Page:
A thirteen-minute bus ride from home brings you to the Stone Jug. Its sixteenth-century building houses a proper pub, without music, games or electronic screens, has real ale, friendly staff and good food from the kitchen. On recent Fridays I have taken to walking the four miles or so from Ampthill along part of the Greensand Ridge Walk, my companion takes a bus from Wilstead and we meet just after midday for a couple of hours of nattering. John busses it back, while I walk back or I’m collected by the wife about a mile into Maulden just beyond the Dog and Badger, which is not a proper pub.
Yesterday we spent some our time mulling over John’s visit to Brussels and the European Parliament, where he saw a debate on the migrant problem. It reminded me of the EU in/out membership debate Britain is going to have, and the referendum. Between John and me there is no disagreement that the EU and its previous forms are a good thing. For me, I reflect that I never had to fight a war on European soil as did my grandfather at Ypres and my father on a Normandy beach: the EU has kept the peace. Those of us in the UK who want to leave push a nationalist agenda over the interdependence of the European family of nations.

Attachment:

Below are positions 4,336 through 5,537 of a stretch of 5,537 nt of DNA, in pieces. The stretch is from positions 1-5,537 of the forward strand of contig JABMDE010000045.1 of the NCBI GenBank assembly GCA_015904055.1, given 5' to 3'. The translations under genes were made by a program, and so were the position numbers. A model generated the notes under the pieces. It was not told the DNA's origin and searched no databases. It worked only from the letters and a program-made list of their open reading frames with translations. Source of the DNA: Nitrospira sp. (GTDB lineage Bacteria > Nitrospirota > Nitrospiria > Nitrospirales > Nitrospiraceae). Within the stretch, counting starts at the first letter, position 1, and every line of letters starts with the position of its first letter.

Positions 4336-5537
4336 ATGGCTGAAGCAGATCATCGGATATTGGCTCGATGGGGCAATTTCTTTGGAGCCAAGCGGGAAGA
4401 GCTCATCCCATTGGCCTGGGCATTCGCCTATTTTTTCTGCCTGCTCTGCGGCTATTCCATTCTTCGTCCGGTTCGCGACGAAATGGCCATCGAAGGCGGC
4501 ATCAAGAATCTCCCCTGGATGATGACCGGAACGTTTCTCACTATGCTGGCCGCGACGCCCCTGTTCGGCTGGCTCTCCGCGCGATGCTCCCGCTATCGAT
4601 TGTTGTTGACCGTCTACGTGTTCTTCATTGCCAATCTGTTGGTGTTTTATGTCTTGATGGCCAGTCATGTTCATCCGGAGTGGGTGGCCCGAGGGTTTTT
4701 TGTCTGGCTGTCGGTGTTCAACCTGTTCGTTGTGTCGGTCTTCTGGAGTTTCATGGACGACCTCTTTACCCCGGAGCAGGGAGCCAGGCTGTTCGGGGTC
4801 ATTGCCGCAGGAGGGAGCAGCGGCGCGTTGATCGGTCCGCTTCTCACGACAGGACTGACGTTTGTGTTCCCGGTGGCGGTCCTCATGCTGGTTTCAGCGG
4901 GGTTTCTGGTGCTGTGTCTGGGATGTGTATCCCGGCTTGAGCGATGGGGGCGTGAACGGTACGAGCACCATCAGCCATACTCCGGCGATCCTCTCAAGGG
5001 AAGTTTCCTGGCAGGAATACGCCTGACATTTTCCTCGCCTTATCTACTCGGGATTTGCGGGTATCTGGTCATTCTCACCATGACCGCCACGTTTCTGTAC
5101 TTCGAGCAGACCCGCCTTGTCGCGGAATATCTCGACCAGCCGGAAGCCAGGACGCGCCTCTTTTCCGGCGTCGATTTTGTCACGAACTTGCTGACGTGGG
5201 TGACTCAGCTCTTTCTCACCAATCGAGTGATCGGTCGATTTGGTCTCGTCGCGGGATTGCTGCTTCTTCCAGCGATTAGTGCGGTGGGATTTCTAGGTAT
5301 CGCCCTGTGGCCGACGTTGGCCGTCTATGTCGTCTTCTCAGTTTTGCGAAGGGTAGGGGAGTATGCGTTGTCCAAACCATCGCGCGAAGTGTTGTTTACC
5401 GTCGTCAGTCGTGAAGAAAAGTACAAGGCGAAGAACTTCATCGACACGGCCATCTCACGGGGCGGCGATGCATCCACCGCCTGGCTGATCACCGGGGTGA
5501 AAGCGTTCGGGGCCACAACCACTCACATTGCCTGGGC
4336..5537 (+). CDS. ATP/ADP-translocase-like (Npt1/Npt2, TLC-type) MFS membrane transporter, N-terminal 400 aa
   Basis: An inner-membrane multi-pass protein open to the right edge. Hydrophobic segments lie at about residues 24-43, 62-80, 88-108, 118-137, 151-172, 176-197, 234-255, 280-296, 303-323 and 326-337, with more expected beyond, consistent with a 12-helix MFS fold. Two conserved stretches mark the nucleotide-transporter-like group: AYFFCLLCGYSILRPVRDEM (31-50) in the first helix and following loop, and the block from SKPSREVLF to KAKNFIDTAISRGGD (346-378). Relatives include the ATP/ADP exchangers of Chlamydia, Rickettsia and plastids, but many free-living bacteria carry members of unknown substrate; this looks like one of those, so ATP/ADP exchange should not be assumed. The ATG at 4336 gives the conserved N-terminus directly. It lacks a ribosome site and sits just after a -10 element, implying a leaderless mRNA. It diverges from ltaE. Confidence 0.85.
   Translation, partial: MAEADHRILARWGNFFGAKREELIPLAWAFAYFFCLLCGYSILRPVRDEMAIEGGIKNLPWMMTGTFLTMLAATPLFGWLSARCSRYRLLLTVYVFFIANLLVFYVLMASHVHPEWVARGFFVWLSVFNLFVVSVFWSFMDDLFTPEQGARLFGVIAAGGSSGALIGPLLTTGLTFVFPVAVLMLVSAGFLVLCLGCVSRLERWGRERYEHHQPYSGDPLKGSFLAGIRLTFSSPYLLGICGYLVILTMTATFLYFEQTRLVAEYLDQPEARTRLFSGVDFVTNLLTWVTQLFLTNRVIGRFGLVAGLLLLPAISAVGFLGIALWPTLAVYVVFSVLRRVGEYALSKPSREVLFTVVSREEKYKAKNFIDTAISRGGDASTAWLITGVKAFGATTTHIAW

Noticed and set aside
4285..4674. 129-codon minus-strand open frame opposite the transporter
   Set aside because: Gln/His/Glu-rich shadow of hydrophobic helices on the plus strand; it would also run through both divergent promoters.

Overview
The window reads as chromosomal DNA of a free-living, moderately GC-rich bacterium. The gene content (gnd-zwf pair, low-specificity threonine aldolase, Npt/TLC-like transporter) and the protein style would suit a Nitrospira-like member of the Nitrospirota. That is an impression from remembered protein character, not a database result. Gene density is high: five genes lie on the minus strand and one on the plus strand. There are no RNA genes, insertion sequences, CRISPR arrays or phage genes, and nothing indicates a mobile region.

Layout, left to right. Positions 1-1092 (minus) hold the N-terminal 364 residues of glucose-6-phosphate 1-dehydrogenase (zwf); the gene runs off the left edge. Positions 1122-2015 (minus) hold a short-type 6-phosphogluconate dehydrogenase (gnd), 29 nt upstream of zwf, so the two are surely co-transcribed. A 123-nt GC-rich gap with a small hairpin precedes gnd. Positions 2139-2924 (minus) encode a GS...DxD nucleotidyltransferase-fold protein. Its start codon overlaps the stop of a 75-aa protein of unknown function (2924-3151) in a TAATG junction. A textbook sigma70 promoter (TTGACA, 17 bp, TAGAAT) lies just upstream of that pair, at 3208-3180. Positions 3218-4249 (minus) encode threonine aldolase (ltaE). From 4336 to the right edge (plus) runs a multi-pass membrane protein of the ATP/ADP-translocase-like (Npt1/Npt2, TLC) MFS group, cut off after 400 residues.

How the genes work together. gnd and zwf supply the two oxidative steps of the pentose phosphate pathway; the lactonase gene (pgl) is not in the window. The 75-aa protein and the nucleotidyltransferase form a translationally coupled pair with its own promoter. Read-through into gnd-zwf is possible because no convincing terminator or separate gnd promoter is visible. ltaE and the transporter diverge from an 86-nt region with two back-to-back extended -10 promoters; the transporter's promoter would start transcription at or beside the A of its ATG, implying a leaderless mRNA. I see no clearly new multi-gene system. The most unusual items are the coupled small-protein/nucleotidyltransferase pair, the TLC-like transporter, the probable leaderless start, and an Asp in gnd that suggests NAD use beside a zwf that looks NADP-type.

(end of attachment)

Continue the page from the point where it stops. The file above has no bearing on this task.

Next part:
But I digress and back in the Jug, John and I, not for the first time, got onto the onset of ageing, for example, the annual flu vaccination (to which all over-65s are entitled, by the NHS).
‘Have you arranged for your jab?’ I asked. ‘Mine’s tomorrow.’
‘No, certainly not, never have.’
‘And, have you had the flu?’ I probed.
‘Not since I can remember.’
‘Me neither,’ I said, ‘so it must work.’
‘Either not having the jab or having it. Who’s to know which is better?’
Both of us narrowed eyes at this shaky notion, whereupon he finished his Merlot and I my pint of Otter. Time to go, but another Friday lunchtime nicely spent.